Government says consultation fees at state public health institutions remain the biggest impediment to access to treatment by people living with HIV and Aids.
Owen Mugurungi, the head of the HIV and Tuberculosis (TB) unit in the Ministry of Health and Child Welfare told a recent Global Fund dialogue on policy that government was in a dilemma because health centres argued that they needed the money to stay afloat.
"User fees have remained a challenge for us. Clinics say they need the money to keep running," said Mugurungi. "User fees are only useful in denying access to treatment for patients. "They impede access to health care by typically adding the cost of health services to patients resulting in poor vulnerable population groups not always seeking appropriate health care when it's needed."
Various studies have confirmed that many only discover their HIV-positive status when their immune systems are already too weak to support anti-retroviral treatment (ART). This is because they are often discouraged by exorbitant fees to visit health centres for regular check-ups and voluntary HIV testing.
As a result they may unknowingly infect many others. Tabona Shoko, Zimbabwe Network for People Living with HIV (ZNNP+) director said although ART was accessible, treatment for opportunistic infections is unaffordable to the majority of people living with the virus. Shoko said lack of information on available treatment options was also another major challenge in the fight against HIV.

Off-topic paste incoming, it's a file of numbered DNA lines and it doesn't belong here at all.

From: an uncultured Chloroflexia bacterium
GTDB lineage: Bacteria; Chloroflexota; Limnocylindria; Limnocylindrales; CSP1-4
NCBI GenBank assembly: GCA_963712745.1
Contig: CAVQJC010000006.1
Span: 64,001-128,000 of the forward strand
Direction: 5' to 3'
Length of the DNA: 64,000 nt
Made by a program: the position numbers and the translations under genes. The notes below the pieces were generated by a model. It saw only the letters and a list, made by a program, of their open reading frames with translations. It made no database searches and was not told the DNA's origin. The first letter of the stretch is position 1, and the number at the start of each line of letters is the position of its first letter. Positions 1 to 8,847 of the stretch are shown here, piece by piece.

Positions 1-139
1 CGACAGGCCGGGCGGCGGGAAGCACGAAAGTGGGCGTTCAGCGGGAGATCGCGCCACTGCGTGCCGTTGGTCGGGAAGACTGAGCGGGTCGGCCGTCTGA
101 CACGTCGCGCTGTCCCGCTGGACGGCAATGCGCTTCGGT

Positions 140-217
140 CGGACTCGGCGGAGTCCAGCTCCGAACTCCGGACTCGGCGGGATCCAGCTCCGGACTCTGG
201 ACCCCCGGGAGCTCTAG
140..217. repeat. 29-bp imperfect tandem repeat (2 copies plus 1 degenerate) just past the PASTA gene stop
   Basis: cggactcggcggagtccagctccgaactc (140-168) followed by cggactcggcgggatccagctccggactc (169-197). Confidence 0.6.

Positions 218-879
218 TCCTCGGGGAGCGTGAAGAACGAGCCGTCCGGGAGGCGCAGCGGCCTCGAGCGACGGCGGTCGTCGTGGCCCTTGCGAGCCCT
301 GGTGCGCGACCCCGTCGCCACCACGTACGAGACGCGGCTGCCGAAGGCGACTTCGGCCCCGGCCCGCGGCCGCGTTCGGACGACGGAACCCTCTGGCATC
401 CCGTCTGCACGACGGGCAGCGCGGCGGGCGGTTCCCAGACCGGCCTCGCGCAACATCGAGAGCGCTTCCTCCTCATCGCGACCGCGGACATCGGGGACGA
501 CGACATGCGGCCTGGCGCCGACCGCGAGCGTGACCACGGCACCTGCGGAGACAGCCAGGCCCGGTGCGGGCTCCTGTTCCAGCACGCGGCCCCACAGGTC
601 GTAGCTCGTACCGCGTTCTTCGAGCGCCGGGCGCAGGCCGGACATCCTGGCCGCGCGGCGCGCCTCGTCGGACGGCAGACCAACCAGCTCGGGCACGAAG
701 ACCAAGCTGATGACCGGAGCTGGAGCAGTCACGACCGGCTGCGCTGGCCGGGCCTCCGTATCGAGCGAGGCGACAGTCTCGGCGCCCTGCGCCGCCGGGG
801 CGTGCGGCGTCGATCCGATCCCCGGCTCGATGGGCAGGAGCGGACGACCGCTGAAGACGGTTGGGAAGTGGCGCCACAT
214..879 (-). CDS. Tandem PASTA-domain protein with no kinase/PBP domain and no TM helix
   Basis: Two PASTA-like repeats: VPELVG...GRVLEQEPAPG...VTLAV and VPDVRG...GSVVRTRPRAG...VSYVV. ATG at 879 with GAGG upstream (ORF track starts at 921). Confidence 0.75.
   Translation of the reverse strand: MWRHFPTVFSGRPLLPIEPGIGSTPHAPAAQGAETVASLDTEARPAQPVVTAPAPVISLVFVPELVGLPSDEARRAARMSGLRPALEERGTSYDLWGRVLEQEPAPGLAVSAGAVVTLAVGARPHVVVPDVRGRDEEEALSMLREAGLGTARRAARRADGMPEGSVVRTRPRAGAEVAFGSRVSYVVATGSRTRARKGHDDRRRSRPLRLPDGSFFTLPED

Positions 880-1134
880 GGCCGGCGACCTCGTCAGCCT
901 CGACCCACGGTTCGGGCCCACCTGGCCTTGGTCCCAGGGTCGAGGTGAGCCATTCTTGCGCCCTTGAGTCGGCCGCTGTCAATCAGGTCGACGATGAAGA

"Universal access to treatment is still unattainable," he said. "There is still need for practical policies. "A case study done by Shoko for Zvimba, Karoi and Kariba revealed that the distance travelled by patients to health centres also acts as a barrier to treatment.
Last year, Zimbabwe recorded further decline in the prevalence rate of HIV from 15.6% the previous year to 13.7% but experts say the figure is still too high and more has to be done to reduce new infections. Meanwhile, the National Aids Council (Nac) recently handed over four CD4 count machines to be placed at Mpilo, United Bulawayo Hospitals, Parirenyatwa and Harare Hospital - the four central hospitals in the country.
The machines process 40 samples per hour substituting the older ones which took 10 samples per hour. Speaking at the handover ceremony at Harare Hospital, Deputy Health and Child Welfare minister, Douglas Mombeshora said the procurement of the machines and ARV drugs by Nac was testimony that the Aids levy was being put to good use.
The CD4 machines were bought using proceeds from the Aids levy. Workers in Zimbabwe pay three percent of their salaries towards the levy on a monthly basis. The current policy states that Nac must set aside 50% of the Aids levy for the procurement of ARV requirements. Murombedzi Kuchera, the Nac board chairman, said the levy had become useful again following the dollarisation of the economy.
According to new WHO guidelines people living with HIV whose CD4 count falls to 350 should be immediately placed on ART. The new development has seen the number of people in need of ART rising from 340 000 to 570 000.
Zimbabwe HIV and Aids Activist Union (ZHAAU) representative, Bernard Nyathi, speaking at the same occasion, said lack of CD4 count machines had frustrated efforts to extend access of the life-prolonging drugs to ordinary people. Early this year Nac donated a consignment of various commodities including ARV drugs, HIV test kits and condoms to Harare hospital.